Moose: Not-So-Close Encounters

As my husband and I ambled along a hiking trail last summer, two people heading the opposite direction excitedly alerted us that there was a moose a half-mile up. To some, this sighting would be exciting news—a cause to quicken the pace and reach for the camera. I, too, wanted to quicken my pace, but in the opposite direction. Given my fear of, and respect for, moose, I have never desired to see one up close.

But given the report that this moose was quite a ways off the trail, I followed my husband’s lead and ventured forth.

Moose were introduced into Colorado in the 1970s. Just 12 moose were initially released in 1978, and the population has flourished since then, both by the introduction of more moose, as well as by the animals naturally establishing and expanding their habitat.

According to Colorado Parks and Wildlife, Colorado is now home to nearly 3,000 moose, and the moose population is thriving in Boulder County.

Dave Hoerath, a wildlife biologist with Boulder County Parks & Open Space said, “I think moose took off in the county once they got here because we have some very good habitat in the high country: willows and bottoms in the City of Boulder Watershed lands, as well as some of the alpine meadows in the Indian Peaks Wilderness.”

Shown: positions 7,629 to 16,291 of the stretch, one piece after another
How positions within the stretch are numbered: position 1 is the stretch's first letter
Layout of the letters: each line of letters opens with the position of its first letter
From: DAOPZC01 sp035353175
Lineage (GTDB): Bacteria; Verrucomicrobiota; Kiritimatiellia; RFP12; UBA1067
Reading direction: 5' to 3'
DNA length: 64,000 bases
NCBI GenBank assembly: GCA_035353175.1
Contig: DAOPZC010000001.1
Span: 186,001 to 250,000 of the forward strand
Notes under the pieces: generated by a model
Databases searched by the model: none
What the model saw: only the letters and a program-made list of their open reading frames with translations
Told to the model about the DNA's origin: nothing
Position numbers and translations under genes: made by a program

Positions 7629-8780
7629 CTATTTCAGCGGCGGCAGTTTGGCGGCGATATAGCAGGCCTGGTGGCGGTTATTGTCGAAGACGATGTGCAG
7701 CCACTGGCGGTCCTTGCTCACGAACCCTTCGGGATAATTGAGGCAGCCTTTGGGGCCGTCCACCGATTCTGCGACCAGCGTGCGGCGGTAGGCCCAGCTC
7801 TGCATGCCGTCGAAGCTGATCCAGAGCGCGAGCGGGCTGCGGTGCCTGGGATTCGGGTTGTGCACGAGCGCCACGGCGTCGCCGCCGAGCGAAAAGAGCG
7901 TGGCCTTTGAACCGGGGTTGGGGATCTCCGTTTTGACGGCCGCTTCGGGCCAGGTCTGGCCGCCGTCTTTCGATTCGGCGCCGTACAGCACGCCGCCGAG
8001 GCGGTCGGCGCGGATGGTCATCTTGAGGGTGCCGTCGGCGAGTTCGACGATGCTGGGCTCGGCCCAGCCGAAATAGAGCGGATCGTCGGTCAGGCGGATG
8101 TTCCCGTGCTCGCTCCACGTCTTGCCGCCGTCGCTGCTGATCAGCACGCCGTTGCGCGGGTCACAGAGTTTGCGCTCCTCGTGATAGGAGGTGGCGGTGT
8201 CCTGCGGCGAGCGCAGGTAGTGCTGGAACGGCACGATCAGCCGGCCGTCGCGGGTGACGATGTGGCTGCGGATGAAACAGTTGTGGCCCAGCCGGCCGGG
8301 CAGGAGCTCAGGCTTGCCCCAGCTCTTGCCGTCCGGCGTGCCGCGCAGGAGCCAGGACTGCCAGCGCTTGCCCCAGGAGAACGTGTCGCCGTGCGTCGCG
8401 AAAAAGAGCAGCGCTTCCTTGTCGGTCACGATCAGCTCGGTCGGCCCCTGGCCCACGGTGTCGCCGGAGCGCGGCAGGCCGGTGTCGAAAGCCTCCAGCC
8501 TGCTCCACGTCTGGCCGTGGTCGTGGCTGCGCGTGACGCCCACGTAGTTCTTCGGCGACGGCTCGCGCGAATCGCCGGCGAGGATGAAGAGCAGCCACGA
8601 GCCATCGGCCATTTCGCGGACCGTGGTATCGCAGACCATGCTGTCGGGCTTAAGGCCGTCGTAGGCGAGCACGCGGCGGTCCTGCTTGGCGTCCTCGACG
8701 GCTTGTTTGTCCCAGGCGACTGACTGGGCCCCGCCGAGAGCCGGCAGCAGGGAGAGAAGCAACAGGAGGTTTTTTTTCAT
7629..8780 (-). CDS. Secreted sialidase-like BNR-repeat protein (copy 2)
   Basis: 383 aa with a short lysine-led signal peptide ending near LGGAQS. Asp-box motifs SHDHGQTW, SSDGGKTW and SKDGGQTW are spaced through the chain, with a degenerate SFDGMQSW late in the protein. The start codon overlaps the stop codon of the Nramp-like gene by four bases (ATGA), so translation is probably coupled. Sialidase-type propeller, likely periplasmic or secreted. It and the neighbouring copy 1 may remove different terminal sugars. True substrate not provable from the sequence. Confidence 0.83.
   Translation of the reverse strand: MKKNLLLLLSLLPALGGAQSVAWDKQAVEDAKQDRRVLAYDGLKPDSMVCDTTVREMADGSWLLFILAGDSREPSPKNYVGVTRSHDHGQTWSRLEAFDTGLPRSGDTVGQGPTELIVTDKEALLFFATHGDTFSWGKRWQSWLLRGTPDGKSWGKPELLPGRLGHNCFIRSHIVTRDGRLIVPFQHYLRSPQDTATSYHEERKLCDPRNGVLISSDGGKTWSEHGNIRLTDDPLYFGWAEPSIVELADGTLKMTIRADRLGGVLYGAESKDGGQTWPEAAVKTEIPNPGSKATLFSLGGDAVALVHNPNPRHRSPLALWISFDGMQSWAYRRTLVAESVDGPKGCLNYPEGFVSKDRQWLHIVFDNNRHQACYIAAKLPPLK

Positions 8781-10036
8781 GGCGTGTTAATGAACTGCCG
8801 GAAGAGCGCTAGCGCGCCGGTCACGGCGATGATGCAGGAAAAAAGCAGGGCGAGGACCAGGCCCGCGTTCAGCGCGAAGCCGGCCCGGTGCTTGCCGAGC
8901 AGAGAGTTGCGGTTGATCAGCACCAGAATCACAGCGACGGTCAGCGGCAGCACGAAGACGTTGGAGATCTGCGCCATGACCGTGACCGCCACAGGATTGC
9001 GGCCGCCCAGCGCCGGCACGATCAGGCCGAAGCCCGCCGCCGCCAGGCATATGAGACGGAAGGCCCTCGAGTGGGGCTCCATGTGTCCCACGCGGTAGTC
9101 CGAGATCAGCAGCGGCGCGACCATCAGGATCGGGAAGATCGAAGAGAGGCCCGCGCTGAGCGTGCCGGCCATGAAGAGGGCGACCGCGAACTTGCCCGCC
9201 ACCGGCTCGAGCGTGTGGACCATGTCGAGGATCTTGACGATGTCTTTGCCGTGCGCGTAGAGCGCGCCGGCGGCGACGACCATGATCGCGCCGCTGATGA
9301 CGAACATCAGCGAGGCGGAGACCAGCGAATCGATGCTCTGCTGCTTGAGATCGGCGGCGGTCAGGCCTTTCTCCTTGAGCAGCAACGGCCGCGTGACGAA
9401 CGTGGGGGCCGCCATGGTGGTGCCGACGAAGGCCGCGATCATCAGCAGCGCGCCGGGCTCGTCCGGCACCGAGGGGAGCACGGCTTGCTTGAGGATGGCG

Given our desirable habitat for moose, at which properties might you see them in Boulder County’s open spaces? While moose can be spotted at almost any location in Boulder County, most sightings are at Mud Lake and Caribou Ranch Open Space near Nederland, and they are also regularly reported at the Forestry Sort Yards and Reynolds Ranch.

“I don’t think we have had anyone stomped or chased at Caribou, but the danger is real, especially with moose cows with calves,” said Hoerath. “Luckily Caribou does not permit dogs or bikes—and the vast majority of our hikers stay on-trail.”

Additionally, Hoerath said, “Caribou is closed every year in spring (April thru June) to allow for overwintering elk and moose, and early songbird migration and nesting—a nice quiet period.”

Majestic Moose

If you are lucky enough to observe a moose from a respectful and safe distance, you’ll first notice their large size. As the largest member of the deer family and the largest wild mammal in Colorado, they range from 800 to 1,000 pounds. A bull (male) moose can grow as large as six-feet tall at the shoulder. Their antlers, as large as five feet across, are called, “palmate,” meaning shaped like the palm of a hand with fingers stretching out.

The large size of a moose might lead one to believe they would be slow, but they can run up to 35 miles per hour.

And what became of our moose sighting? As we hiked on, we came upon a group of people quietly standing and looking through binoculars. The moose was probably 50 yards away, eating grass in a green and misty meadow. I was very glad I hadn’t turned around and missed seeing this beautiful animal going about her day.

Safety Around Moose

With so many moose in the state, you may see one during your outdoor adventures. If you do encounter a moose, keep these tips from Colorado Parks and Wildlife in mind:

  • Moose are aggressive in spring when they are protecting their young and in fall during mating season.
  • Maintain a safe distance.
  • Do not approach or try to take a “selfie.”
  • Moose will charge or stand their ground when they feel threatened. If a moose acts aggressively back away and take cover.
  • Moose that lick their lips, pin their ears back, or raise the hackles are showing signs of aggression and will charge.
  • Keep dogs away from moose.